“In total, the Ministry of Defence has relocated over 9,500 Arap principals and their families since the beginning of the scheme. We know there is still a way to go to bring all those who are eligible to safety in the UK; the government is continuing to work with third countries to facilitate the relocation of those who are eligible under Arap.
“We continue to process applications in the order in which they are received, which has meant that some of the newer applications are still being worked through. We recognise there are too many individuals waiting for an answer, and this is not acceptable. This is why we are putting more resource into a dedicated team for processing Arap applications.”
*Names have been changed to protect identities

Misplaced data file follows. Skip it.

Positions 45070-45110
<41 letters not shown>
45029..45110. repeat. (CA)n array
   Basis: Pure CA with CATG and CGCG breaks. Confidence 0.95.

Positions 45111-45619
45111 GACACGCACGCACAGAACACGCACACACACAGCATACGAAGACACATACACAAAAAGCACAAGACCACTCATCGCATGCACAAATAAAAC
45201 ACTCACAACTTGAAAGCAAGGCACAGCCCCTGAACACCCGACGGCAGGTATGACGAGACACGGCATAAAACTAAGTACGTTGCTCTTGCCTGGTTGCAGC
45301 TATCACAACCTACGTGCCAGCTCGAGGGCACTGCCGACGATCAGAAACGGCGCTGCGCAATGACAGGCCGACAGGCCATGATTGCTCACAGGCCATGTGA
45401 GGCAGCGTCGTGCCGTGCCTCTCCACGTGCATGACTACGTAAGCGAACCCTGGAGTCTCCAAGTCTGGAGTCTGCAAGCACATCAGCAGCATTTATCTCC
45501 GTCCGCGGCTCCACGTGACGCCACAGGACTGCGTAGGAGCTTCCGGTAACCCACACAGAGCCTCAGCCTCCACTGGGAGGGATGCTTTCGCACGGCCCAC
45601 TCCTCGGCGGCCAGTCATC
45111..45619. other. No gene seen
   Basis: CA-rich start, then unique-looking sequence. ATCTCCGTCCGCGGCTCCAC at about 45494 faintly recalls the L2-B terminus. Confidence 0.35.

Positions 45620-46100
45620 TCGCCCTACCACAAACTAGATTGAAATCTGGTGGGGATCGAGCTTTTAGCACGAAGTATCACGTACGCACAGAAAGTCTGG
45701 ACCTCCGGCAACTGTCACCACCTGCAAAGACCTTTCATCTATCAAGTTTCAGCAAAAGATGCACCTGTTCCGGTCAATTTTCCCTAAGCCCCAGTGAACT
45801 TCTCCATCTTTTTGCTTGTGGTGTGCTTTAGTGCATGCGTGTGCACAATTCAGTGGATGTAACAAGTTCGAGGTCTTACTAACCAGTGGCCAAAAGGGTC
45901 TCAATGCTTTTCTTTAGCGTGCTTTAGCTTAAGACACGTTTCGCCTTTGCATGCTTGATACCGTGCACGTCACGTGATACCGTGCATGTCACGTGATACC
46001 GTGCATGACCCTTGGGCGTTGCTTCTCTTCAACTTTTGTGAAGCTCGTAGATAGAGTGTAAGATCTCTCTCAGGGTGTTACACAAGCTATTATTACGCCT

Ukraine war: Biden pledges more aid for Ukraine at close of ‘transformative’ NATO summit | Spain
At the close of a NATO summit in Madrid that world leaders have described as “transformative,” US President Joe Biden announced a new $800 million package of military aid for Ukraine, including air defense systems, artillery, ammunition and counter-battery radar.
The announcement came a day after the US leader pledged to boost America’s defense and deterrence capabilities on the European continent. “The US is doing exactly what I said we would do if Putin invaded, enhance our force posture in Europe,” said Biden. “Putin thought he could break the transatlantic alliance […] but he’s getting exactly what he did not want.”